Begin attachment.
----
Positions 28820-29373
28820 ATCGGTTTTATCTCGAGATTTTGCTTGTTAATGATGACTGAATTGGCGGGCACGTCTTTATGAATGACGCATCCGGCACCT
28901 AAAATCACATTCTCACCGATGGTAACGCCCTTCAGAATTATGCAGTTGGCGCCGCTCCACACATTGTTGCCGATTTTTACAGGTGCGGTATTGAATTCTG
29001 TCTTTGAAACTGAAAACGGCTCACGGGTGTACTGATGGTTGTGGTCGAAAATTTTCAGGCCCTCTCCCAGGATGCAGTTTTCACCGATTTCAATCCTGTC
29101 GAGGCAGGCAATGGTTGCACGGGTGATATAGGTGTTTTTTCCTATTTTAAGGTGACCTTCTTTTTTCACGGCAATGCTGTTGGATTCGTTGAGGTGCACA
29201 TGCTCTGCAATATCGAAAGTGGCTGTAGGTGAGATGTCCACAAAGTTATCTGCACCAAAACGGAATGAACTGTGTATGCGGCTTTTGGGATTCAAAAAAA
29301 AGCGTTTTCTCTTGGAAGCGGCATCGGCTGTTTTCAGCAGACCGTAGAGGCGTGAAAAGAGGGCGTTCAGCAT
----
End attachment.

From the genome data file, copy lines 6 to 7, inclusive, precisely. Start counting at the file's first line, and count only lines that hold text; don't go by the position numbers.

29201 TGCTCTGCAATATCGAAAGTGGCTGTAGGTGAGATGTCCACAAAGTTATCTGCACCAAAACGGAATGAACTGTGTATGCGGCTTTTGGGATTCAAAAAAA
29301 AGCGTTTTCTCTTGGAAGCGGCATCGGCTGTTTTCAGCAGACCGTAGAGGCGTGAAAAGAGGGCGTTCAGCAT